Four committed for box-off; winner fights Wladimir Klitschko
Heavyweight titlist Wladimir Klitschko is taking the rest of the year off from fighting while his injured left hand heals, but he will no doubt be paying attention to a series of bouts that will determine his mandatory challenger.
In the first elimination fight, former titlist Byrd (40-3-1, 21 KOs), who has already lost twice to Klitschko, will face 2004 Russian Olympic super heavyweight gold medalist Povetkin (13-0, 9 KOs), one of the hottest prospects in the world. They will meet Oct. 27 in Germany.
"We're down to the number of airfares and hotel rooms Chris will get, that sort of thing," John Hornewer, Byrd's attorney, told ESPN.com about the nearly finalized negotiations.
In the second eliminator, Chambers (29-0, 16 KOs) will meet Brock (31-1, 23 KOs) on Nov. 2 on Showtime's "ShoBox: The New Generation" at a site to be determined.
In his only loss, Brock, 32, was knocked out by Klitschko in a November title bout. He has won two in a row since.
"He plans to participate" in the tournament, said Donald Tremblay, spokesman for Brock promoter Main Events.
Chambers, 25, has been eager to participate in the box-off since it was ordered a few weeks ago.
"This is the opportunity I've been looking for," he said. "It's sort of like the NFL playoffs. Win a couple of rounds and get to the Super Bowl against Wladimir Klitschko. That's just what I intend to do -- not only get to the Super Bowl, but win it too, a world heavyweight title. But my focus and attention right now is preparing for my semifinal opponent, Calvin Brock."
Said Dan Goossen, Chambers' promoter: "The heavyweight division needs new faces and I believe Eddie has the perfect combination of talent, dedication and charisma. It's the best scenario, two veterans in Byrd and Brock against two young rising stars in Chambers and Povetkin, with the winner earning their right to fight Klitschko."
Povetkin, 27, has moved quickly up the ranks by facing quality competition in his brief professional career, including a surprisingly easy shutout decision against longtime fringe contender Larry Donald on June 30, and his handlers embraced the idea of the tournament from the outset.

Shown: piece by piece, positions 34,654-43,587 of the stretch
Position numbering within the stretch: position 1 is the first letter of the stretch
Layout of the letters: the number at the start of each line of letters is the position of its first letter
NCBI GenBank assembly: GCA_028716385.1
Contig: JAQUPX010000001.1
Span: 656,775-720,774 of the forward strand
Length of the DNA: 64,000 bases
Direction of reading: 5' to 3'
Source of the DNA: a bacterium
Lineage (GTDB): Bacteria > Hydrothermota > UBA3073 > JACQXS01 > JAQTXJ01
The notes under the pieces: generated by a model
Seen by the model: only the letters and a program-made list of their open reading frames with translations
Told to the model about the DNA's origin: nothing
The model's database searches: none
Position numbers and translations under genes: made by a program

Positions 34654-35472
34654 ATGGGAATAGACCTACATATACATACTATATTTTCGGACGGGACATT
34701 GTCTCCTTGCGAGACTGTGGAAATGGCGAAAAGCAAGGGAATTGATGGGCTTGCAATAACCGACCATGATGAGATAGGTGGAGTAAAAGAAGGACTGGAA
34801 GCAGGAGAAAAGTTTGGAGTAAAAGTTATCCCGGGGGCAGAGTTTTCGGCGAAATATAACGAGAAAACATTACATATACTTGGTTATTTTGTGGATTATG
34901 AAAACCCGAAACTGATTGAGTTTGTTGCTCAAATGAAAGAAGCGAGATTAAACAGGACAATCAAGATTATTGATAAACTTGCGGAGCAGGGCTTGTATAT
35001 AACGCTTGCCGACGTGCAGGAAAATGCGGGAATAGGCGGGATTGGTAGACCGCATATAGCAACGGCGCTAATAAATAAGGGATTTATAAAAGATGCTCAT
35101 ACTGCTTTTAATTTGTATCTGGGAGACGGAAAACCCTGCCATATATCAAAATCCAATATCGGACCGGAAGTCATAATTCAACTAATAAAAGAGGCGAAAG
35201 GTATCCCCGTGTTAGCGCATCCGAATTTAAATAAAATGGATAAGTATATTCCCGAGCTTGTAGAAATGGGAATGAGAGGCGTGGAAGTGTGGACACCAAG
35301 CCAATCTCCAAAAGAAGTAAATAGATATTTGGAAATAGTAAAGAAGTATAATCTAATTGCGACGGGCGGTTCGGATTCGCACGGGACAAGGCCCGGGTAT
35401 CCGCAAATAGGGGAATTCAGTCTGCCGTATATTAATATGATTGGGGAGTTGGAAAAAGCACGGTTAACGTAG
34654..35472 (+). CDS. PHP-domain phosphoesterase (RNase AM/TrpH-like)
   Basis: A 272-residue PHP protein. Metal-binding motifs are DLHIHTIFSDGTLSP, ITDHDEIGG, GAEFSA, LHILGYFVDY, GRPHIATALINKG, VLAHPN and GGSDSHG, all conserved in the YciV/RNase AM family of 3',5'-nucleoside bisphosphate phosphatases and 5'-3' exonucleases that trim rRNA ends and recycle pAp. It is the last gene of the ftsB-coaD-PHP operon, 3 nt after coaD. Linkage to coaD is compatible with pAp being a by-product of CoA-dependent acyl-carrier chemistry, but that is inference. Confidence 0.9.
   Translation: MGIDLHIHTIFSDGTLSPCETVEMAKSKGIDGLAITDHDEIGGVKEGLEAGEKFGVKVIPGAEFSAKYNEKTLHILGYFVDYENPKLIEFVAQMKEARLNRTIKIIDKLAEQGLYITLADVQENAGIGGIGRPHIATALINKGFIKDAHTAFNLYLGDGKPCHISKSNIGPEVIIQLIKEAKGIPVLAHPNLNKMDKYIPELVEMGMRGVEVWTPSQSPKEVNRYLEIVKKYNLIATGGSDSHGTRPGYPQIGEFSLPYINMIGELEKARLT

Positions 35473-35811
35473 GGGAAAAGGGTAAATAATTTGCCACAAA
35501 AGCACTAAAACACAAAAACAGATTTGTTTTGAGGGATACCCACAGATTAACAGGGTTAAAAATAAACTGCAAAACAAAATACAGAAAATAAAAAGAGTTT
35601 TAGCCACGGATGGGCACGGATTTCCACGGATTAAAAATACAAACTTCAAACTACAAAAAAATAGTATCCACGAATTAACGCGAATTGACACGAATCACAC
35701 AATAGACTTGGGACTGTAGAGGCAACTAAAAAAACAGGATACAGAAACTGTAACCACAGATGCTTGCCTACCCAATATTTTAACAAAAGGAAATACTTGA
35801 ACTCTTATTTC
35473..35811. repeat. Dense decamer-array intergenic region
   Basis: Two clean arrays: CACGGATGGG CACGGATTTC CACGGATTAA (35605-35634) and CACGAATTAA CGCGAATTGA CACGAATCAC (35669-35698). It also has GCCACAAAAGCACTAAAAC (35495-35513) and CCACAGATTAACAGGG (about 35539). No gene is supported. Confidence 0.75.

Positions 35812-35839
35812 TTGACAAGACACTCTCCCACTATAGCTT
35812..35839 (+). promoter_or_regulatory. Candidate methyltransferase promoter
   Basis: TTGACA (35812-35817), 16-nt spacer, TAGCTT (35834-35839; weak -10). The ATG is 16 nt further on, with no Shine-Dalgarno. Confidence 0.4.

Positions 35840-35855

"This is the chance Alexander has been waiting for," said Kalle Sauerland, Povetkin's co-manager. "We have no doubt he will prevail in this interesting tournament."
Byrd, 37, has fought in Germany three times -- twice losing to Klitschko, but also upsetting older brother Vitali Klitschko via a ninth-round TKO in a 2000 title bout. Byrd, with one victory since losing his title via a bloody seventh-round TKO to Wladimir Klitschko in April 2006, has always been willing to fight all comers, even if means going overseas.
"To me this is what boxing is all about," Hornewer said. "This is why Chris Byrd deserves as much respect as anybody out there fighting today. Here's a guy who is willing to go to Germany to fight the Olympic gold medalist on his turf. Hats off to him. If Chris isn't successful in this fight, he needs to look at his career, but this fight has him very excited. He wasn't excited about the prospect of facing Brock or Chambers, but this guy has him excited because he's a gold medalist with a lot of hype behind him, and that's what Chris needs to get him motivated."
Klitschko will return in January or February for an optional defense, adviser Shelly Finkel told ESPN.com. Finkel said Klitschko would then be prepared to face the winner of the box-off in the summer.
"I think [the box-off] is a good thing," Finkel said. "No one wanted to see Brock or Byrd against Wladimir so soon as a rematch, so this is a good thing. It gives the winner of this mini-tournament legitimacy as the No. 1 contender."
Dan Rafael is the boxing writer for ESPN.com .
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